Business

How not to do PR, 101: BlackBerry exec absolutely refuses to acknowledge iPhone’s existence

The British are such beautiful bastards. Especially their journalists.

It’s one thing to be a company man. Or to toe the company line, parrot the company’s talking points, and be a staunch defender of your team. It’s another to be a bloody idiot and refuse even to acknowledge the rest of the world exists.

Like BlackBerry exec Stephen Bates in a chat with the BBC today.

But the BBC interviewer pursues him doggedly, magnificently, patiently, and wonderfully — at least for us. It’s embarrassing, to say the least, for BlackBerry corporately, and for Bates personally. Here’s the interview (transcript below):

BBC interviewer: What have you learned from Apple?

So BlackBerry is a unique proposition. We’ve got round about 17-18 million customers who love the BlackBerry experience, so we’re taking the essence of that BlackBerry experience and moving it forward.”

BBC interviewer: Have you learned anything from the iPhone?

And … this … market is a great market. There’s a, there’s a change …

BBC interviewer: I’m just wondering, technologically, it’s a pretty straight question, have you?

So, so, so, we … BlackBerry was one of the inventors of the smartphone market. You know, we’ve helped shape what the smartphone market is today, and we’re at the bridge of a new transformation where we see it going from mobile communications to this mobile computing world. And we saw that with our existing BlackBerrys that that would not give us the power to drive this new market.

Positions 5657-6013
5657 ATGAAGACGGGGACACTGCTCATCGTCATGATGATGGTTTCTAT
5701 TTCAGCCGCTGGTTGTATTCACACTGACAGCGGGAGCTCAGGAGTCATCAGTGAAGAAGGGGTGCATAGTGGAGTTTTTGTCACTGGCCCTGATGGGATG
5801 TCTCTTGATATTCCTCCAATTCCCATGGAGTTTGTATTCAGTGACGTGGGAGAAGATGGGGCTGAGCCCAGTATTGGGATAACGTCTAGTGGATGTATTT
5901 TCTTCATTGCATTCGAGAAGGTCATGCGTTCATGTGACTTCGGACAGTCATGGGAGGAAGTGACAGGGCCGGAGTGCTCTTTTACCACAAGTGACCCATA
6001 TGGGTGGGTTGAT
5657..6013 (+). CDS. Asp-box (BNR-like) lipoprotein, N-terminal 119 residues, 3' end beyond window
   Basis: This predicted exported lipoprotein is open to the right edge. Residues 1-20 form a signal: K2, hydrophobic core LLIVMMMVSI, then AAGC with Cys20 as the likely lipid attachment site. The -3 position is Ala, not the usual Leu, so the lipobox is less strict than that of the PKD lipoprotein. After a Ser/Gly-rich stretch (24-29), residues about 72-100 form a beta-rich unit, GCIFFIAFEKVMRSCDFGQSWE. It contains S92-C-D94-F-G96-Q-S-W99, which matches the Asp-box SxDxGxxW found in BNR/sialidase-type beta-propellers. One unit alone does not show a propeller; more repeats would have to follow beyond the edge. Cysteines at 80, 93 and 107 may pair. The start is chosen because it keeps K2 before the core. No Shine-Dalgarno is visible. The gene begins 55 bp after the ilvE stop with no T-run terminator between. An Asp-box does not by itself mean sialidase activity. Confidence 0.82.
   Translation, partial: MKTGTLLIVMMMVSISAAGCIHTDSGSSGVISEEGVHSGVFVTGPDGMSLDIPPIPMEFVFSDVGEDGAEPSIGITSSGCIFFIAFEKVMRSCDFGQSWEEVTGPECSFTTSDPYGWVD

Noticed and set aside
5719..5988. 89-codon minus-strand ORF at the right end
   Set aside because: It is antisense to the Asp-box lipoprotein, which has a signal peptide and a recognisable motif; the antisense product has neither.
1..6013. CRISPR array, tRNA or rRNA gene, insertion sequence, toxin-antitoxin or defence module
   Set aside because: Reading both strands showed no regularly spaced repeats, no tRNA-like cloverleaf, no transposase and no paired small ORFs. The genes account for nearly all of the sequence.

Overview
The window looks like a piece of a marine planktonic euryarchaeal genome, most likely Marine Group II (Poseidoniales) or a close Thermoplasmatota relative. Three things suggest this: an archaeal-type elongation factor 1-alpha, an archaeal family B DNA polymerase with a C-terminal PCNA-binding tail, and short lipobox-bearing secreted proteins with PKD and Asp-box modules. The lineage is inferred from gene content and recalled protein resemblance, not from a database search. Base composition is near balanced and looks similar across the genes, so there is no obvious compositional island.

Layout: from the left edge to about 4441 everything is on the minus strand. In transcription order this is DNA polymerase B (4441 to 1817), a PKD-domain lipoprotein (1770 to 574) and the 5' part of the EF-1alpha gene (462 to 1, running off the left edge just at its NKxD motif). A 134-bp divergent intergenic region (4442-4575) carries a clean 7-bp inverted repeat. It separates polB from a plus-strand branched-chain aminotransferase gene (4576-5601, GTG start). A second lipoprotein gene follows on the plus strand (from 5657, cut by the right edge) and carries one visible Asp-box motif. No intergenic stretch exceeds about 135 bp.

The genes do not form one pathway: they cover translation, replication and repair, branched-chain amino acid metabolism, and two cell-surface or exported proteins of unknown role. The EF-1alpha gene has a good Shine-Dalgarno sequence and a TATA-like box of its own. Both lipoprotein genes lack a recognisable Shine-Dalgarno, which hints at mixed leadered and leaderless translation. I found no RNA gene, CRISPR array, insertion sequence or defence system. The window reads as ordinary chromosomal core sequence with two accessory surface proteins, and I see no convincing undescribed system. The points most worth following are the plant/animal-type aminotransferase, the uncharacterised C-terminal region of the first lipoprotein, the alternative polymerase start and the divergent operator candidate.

BBC interviewer: OK, but obviously the iPhone is your main competitor. You all learn from each other. What have you learned from the iPhone?

So, so, the key focus around BlackBerry 10 that we’ve really driven to is to deliver a new unique user experience.

BBC interviewer: So you haven’t learned anything from the iPhone, you’re saying?

So, fun-fundamentally…

BBC interviewer: The new user experience? Sounds a little like you’re reading from a press release. I’m just wondering, you all learn from each other, you say ‘Oh, that’s a good idea.’ And one of the things about the iPhone, which has its faults — they all have their faults — is that it’s very incredibly user-friendly and you can bounce around it and it’s, it’s … so what have you learned from it?

So, so, so, we’ve spent the last few months with BlackBerry 10 engaging our customers, our consumer customers, our business customers, the developers, our partners, and we’ve been interacting about what the new BlackBerry 10 will deliver …

BBC interviewer: OK, you’re clearly not answering that question …

. . .

At this point the Beeb journalist basically gives up trying to get Bates to answer that question and goes on to other topics. You have to love the British, who seem to know how to do mean better, and more politely, than anyone else. Simon Cowell and Piers Morgan come to mind.

It’s a massive fail for BlackBerry, as this has made the news on multiple sites on the same day of BlackBerry’s big new launch. I don’t blame the exec — he was almost certainly coached by PR reps to not mention competitors and keep the focus on BlackBerry — but memo to PR agencies: People do better when they speak naturally.

Let the man have a conversation.

His points — and BlackBerry’s — are much stronger when he acknowledges that maybe, just maybe, there are good mobile products in the universe that did not originate with a company formerly known as Research in Motion.

photo credit: Peter Werkman (www.peterwerkman.nl) via photopin cc


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